Frequently asked questions
During any prolonged spell of severe cold or snowy weather, issues arise on which members and school health and safety representatives need advice, particularly in relation to school closure. The questions and answers set out below deal with some of the most common questions which are raised.
- My head teacher is putting pressure on staff to get into school. Is this reasonable?
While it is fair enough to expect staff, particularly those who are very local, to make reasonable attempts to get to work if their school is open, head teachers should not expect staff to ignore official advice not to travel and put themselves at risk. It is sometimes suggested that if traffic organisations recommend only ‘essential travel’ that this includes pupils going to school and staff going to work. Such an interpretation of essential travel, if adopted, would result in no decrease of traffic whatsoever. In our view essential travel is that which is needed to protect people, for example, medical or emergency services, gritting services, food supplies etc.
- My school has been closed for a week. Will we have to make up this time either this term or in the summer term?
No, this would be unreasonable, given that term dates are published more than 12 months in advance, and that staff and parents will in many cases have made holiday plans. Contact your local association or division if this is proposed.
- I’ve had to miss two days of school because my own child’s school was closed as a result of the snow. Will I be paid?
There is a statutory right to take unpaid leave of absence for family and domestic reasons for incidents involving employees’ dependants. In addition, there may also be a contractual entitlement to a certain number of days’ paid leave by virtue of a local agreement. Schools should look generously upon requests for paid leave of absence in these exceptional circumstances, particularly given that education staff cannot take annual leave in the way that other employees can.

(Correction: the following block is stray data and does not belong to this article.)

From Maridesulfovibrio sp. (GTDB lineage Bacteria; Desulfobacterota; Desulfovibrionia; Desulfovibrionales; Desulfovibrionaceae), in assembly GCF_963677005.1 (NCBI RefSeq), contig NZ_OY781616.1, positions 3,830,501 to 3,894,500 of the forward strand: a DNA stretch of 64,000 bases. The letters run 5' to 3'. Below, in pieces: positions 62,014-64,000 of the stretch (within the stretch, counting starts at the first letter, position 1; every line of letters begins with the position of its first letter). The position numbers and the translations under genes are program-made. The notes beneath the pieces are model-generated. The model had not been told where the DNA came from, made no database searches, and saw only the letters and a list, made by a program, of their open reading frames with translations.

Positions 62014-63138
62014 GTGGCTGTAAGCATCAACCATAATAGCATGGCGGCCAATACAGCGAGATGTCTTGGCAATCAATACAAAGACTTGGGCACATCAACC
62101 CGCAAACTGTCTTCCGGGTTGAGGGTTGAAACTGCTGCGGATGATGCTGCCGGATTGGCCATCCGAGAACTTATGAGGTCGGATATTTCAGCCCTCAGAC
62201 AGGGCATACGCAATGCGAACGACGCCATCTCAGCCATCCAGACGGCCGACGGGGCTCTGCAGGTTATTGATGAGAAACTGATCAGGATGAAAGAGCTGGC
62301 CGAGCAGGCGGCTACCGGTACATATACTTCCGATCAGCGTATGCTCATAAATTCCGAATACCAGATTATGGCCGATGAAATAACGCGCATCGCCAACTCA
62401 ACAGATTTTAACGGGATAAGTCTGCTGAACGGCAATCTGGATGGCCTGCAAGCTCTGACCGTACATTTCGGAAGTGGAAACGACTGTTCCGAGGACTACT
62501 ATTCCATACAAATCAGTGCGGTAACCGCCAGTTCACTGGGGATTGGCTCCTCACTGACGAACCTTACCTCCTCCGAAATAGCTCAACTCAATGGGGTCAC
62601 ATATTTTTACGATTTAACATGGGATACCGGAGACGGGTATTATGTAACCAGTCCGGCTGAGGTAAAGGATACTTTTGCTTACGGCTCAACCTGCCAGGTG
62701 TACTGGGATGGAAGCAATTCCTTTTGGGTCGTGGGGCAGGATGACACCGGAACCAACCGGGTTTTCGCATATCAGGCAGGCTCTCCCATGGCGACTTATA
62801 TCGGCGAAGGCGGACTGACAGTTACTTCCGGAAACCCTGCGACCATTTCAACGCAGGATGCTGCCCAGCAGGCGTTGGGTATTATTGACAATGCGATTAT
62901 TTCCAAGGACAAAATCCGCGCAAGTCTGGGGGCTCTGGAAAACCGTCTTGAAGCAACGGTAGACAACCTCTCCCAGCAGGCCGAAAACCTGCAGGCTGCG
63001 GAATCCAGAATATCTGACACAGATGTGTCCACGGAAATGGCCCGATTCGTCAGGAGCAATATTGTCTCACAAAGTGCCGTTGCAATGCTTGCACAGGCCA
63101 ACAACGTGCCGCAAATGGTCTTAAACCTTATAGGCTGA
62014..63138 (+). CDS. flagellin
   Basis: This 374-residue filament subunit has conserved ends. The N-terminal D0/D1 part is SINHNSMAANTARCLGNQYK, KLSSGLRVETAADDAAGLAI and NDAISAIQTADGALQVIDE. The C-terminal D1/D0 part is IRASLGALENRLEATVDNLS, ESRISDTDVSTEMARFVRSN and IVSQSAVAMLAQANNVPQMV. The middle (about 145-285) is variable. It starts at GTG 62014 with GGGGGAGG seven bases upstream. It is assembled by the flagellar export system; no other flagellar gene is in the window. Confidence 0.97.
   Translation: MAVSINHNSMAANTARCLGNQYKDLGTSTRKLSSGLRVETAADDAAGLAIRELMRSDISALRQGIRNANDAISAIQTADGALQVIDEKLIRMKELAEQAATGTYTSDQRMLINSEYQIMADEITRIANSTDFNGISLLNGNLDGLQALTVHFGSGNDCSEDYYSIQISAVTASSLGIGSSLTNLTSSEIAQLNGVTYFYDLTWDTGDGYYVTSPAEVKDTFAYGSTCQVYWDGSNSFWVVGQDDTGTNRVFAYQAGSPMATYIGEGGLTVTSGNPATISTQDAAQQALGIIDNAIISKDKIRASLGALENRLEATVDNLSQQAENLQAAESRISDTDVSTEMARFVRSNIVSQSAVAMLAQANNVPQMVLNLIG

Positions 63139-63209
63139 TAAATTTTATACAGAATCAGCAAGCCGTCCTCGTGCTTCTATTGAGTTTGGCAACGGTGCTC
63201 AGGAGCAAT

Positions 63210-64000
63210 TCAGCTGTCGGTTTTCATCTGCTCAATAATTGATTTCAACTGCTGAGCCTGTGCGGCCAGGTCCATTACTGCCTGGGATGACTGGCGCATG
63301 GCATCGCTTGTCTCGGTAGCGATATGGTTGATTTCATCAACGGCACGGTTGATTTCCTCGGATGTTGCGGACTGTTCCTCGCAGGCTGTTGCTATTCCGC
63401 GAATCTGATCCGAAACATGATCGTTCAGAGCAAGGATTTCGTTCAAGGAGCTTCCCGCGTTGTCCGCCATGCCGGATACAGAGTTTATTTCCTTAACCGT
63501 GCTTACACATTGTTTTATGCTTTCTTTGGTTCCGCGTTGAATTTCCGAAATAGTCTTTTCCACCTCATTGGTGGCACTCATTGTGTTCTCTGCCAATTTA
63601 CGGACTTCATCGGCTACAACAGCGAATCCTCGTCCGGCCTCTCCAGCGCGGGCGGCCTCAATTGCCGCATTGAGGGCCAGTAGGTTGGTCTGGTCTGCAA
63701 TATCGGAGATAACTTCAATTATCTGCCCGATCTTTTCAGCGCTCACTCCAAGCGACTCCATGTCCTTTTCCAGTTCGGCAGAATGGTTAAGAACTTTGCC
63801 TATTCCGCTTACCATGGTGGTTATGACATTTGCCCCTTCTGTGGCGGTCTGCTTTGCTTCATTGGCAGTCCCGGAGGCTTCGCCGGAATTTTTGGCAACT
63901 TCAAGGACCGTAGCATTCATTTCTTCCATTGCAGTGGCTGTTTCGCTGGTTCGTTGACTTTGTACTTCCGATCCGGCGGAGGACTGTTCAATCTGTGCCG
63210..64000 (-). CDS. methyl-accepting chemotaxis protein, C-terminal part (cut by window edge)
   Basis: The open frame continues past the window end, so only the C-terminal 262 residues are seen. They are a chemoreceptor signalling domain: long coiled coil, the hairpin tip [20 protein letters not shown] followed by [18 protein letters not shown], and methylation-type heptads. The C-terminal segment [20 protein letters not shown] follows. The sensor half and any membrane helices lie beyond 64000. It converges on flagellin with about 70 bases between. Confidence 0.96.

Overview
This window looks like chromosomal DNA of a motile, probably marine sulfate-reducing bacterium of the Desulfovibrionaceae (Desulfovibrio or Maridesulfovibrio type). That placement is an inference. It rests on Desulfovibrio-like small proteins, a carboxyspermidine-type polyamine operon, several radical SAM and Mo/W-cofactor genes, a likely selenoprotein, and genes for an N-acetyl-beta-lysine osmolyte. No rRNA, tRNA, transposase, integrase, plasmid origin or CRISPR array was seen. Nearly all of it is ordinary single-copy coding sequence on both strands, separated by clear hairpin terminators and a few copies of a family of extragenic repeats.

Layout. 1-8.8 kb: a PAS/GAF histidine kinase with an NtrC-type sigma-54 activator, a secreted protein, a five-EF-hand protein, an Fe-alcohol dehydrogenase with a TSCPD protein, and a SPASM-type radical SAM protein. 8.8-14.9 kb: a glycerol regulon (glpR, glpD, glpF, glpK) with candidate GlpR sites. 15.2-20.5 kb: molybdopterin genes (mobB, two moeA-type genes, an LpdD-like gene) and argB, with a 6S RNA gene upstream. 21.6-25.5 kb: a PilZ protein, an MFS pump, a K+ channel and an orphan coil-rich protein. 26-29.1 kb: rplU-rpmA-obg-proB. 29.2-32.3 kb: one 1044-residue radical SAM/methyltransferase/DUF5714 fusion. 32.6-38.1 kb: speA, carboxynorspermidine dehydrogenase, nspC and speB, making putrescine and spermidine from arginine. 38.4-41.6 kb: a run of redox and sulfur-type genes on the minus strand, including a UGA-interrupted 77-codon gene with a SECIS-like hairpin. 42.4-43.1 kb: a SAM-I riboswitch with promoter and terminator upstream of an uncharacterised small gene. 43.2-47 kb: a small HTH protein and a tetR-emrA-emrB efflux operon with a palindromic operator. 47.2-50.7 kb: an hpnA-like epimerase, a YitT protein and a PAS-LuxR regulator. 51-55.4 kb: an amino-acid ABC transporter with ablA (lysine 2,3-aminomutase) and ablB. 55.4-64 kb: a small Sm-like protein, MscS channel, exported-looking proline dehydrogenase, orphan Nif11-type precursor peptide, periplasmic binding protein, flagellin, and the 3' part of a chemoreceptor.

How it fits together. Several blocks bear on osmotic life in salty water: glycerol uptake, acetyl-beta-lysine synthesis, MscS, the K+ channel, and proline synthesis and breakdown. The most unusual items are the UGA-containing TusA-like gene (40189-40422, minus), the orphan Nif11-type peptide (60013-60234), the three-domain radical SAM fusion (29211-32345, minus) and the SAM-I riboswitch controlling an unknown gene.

- My school is closed to pupils but staff have been directed to attend where possible. Is this reasonable?
No, if the school has been closed because it has been deemed unsafe or inappropriate for pupils to attend, then staff should not be expected to attend work. Staff are likely to be affected by travelling difficulties in similar ways to students, and poor conditions within the school, such as frozen pipes, would present an unacceptable working environment for staff too.
- If I cannot attend, will I still be paid?
As far as pay is concerned, the NEU will challenge any attempts to withhold pay from staff who are genuinely unable to attend work.
- The head teacher has directed us to assist with shovelling snow and treating paths with grit/salt. Is this reasonable?
Definitely not. Such tasks are only part of the duties of premises staff.
- I can’t get to my own school because of the snow and my head teacher has suggested that I offer my services at my nearest school. Is this a sensible idea?
No it isn’t. It would not be helpful for schools to have strangers turning up offering their services. Quite apart from the issue of Disclosure and Barring Service (DBS) checks, the idea is totally impracticable. Schools need to make decisions about closure early in the morning or the previous evening. Such decisions cannot be made based on the off-chance that other teachers might be available to help out.
- More than half of the pupil toilets in my school are unusable due to frozen pipes. Would this be a good enough reason to close the school?
This could well be the case, depending on the number of toilets available and how quickly the problem can be remedied. Certainly a lack of toilets (and also warm water for hand washing) can very quickly become a health issue.